Theory of Molecular Photoionization: From Vibrational Dependent Processes to the Effects of Rotational Motion in Ionizing Non-Linear Molecules on MFPADs and RFPADs
MetadataShow full item record
In this work, I present a series of studies in the field of molecular photionization and in a more general way, in the electron-molecule scattering processes area. It takes as a starting point the study of well known molecular features in the photionization of small molecules and reviews the usual approach to compare experimental and theoretical cross sections and branching ratios. I then suggest a different theoretical model which enables a better frame of reference for the comparison. This method is based on the logarithmic derivative of the cross section. Also, a theoretical approach has been taken to study the effect that rotational motion has on the dynamics of photoionization between ionization and fragmentation, a series of equations are derived to compute the 3D recoil frame photoelectron angular distributions for non-linear molecules in the case where the axial-recoil approximation breaks down. The main concepts and ideas relevant to most of the work presented are introduced at the beginning of this work, even those that are part of the standard literature in textbooks on the subject of scattering and collision theory, but being of fundamental importance to the later developments of this thesis, are treated in a way pertaining to the approaches taken in the analysis of results and in the elaboration of the new theoretical findings presented in the rest of this work. I introduced what I call the electronic factor, which is a Franck-Condon factor that provides a common ground to compare experimental and theoretical branching ratios. For that purpose, two approaches are taken, one considering first an expansion of the matrix element of the dipole operator → μ up to first order terms and second, an extension where we also assume harmonic oscillator functions and the same frequencies in the initial and final vibrational states. Later on this methodology has been applied and analyzed for highly symmetric linear molecules and for a less symmetric polyatomic molecule with encouraging results. I also present photoionization studies on different target molecules, where the different symmetries, number and type of atoms, and other properties derived from these, of the chosen targets, allowed for a theoretical elaboration on a diverse number of specific and more general ideas relative to molecular photoionization. Some of the ideas explored are the effects that Cooper minima play on the deviation of Franck-Condon behavior and how the contribution of individual partial waves are expressed in the total experimental (or theoretical) cross section. As a mean of comparison between theory and experiment in this context, the electronic factor, F, derived previously is used. Effects of symmetry and complexity of the molecules in these studies are discussed. Finally, I present studies of the effects of rotational motion on non-linear molecules undergoing an ionization and later fragmentation. For this purpose, the previously developed ideas for linear and diatomic molecules are extended into the general case which allows one to treat a wider range of molecular targets incorporating any symmetry type and limited only by the computational resources available to treat big systems. To demonstrate its usefulness we compute MFPADs for core C 1s photoionization of CH4. I include the rotational motion by letting the pre-ionizing meta stable state to have lifetimes from τ = 0 ps to ∞ ps, evidencing a better agreement with experimental results than previous theoretical predictions where the axial-recoil approximation was assumed.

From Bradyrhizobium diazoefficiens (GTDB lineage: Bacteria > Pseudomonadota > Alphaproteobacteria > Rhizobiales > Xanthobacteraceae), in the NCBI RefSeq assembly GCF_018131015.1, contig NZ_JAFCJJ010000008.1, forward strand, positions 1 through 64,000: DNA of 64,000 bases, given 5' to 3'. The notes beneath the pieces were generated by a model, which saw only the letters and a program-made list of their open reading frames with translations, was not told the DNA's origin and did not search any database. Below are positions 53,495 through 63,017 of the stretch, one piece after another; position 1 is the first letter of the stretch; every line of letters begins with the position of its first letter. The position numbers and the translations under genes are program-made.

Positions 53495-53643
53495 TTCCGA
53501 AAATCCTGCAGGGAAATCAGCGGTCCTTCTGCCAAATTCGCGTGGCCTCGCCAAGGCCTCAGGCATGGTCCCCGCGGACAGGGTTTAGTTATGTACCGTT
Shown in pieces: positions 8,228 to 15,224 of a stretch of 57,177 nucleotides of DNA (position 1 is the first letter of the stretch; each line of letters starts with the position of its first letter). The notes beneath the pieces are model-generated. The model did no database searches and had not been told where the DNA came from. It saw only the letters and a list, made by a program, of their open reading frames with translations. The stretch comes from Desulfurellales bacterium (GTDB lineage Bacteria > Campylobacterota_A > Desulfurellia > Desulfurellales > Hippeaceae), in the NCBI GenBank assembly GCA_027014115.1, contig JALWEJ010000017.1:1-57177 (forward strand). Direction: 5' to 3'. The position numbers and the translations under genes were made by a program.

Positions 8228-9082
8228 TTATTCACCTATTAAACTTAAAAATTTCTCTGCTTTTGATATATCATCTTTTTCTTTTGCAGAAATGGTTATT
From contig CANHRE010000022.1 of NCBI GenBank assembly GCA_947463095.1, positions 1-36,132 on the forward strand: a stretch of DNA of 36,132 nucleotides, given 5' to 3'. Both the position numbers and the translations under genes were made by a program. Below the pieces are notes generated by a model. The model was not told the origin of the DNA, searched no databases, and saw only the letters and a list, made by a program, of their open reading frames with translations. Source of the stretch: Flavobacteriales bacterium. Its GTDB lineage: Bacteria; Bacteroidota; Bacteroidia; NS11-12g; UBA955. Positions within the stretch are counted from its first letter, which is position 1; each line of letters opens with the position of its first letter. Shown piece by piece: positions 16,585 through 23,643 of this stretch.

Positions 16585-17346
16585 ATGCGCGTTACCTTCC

López Domínguez, Jesús Alberto (2015). Theory of Molecular Photoionization: From Vibrational Dependent Processes to the Effects of Rotational Motion in Ionizing Non-Linear Molecules on MFPADs and RFPADs. Doctoral dissertation, Texas A & M University. Available electronically from